in·firm /ɪnˈfɝm/ 形容詞
1. Not firm or sound; weak; feeble; as, an infirm body; an infirm constitution.
A poor, infirm, weak, and despised old man. --Shak.
2. Weak of mind or will; irresolute; vacillating. “An infirm judgment.”
Infirm of purpose! --Shak.
3. Not solid or stable; insecure; precarious.
He who fixes on false principles treads or infirm ground. --South.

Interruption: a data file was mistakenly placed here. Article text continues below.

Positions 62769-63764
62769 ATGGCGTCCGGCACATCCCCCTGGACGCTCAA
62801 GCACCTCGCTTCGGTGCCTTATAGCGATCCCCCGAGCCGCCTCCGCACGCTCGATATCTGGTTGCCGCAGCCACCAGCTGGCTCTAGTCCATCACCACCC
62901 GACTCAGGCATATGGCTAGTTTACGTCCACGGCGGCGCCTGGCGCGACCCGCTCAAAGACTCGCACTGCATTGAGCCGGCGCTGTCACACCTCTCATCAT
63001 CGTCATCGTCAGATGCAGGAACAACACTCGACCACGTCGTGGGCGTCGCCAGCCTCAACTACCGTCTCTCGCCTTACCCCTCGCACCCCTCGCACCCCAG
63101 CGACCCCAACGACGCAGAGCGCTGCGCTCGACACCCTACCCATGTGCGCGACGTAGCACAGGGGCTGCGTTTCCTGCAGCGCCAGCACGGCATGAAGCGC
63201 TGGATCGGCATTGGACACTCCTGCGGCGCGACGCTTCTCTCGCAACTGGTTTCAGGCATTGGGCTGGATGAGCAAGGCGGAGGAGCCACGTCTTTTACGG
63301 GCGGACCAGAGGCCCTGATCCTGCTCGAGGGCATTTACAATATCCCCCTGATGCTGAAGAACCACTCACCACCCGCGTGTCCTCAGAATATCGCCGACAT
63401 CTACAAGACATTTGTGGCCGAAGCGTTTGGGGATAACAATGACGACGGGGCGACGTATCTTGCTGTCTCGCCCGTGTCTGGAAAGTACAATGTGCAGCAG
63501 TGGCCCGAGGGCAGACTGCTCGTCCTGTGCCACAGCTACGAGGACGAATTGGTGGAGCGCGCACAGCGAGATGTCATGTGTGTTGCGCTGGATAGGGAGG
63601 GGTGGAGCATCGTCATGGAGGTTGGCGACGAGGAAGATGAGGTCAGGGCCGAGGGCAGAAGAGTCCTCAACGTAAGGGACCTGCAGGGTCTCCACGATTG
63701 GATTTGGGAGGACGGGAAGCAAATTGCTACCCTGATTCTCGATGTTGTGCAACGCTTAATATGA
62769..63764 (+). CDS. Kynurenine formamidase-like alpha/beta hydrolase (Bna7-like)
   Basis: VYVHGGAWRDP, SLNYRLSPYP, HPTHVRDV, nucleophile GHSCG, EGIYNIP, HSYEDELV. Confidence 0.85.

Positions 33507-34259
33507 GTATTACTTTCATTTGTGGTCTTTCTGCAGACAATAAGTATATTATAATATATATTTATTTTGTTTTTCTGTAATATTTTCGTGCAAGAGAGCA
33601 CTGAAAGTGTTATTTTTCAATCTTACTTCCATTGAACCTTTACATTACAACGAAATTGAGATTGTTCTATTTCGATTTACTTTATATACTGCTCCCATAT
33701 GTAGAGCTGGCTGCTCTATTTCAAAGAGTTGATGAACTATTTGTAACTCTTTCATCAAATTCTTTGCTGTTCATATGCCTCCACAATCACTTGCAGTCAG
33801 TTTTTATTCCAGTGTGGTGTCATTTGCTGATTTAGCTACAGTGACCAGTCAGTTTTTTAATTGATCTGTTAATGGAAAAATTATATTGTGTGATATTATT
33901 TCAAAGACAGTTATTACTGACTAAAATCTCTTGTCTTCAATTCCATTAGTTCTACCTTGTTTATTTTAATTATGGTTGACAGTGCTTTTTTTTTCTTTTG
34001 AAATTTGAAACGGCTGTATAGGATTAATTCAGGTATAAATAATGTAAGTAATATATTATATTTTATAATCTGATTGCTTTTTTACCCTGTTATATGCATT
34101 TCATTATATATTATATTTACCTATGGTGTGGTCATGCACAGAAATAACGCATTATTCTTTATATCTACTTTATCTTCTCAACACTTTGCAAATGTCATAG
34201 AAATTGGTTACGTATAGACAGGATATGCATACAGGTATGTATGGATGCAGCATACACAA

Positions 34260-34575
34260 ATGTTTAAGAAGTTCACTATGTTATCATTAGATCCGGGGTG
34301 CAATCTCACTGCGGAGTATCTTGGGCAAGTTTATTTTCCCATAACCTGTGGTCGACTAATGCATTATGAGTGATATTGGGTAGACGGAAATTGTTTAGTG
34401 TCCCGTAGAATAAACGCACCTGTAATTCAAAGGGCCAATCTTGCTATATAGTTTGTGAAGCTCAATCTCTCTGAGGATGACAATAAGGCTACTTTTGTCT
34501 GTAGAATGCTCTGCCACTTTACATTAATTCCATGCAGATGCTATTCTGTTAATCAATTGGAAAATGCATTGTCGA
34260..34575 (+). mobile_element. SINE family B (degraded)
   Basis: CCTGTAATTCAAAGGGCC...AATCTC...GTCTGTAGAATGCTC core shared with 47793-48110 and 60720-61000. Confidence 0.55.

Syn: -- Debilitated; sickly; feeble; decrepit; weak; enfeebled; irresolute; vacillating; imbecile.
In·firm, v. t. To weaken; to enfeeble. [Obs.]
adj 1: confined to bed (by illness) [syn: bedfast, bedridden, bedrid,
2: lacking physical strength or vitality; "a feeble old woman";
"her body looked sapless" [syn: decrepit, debile, feeble,
sapless, weak, weakly]
3: lacking firmness of will or character or purpose; "infirm of
purpose; give me the daggers" - Shakespeare
4: weak and feeble; "I'm feeling seedy today" [syn: debilitated,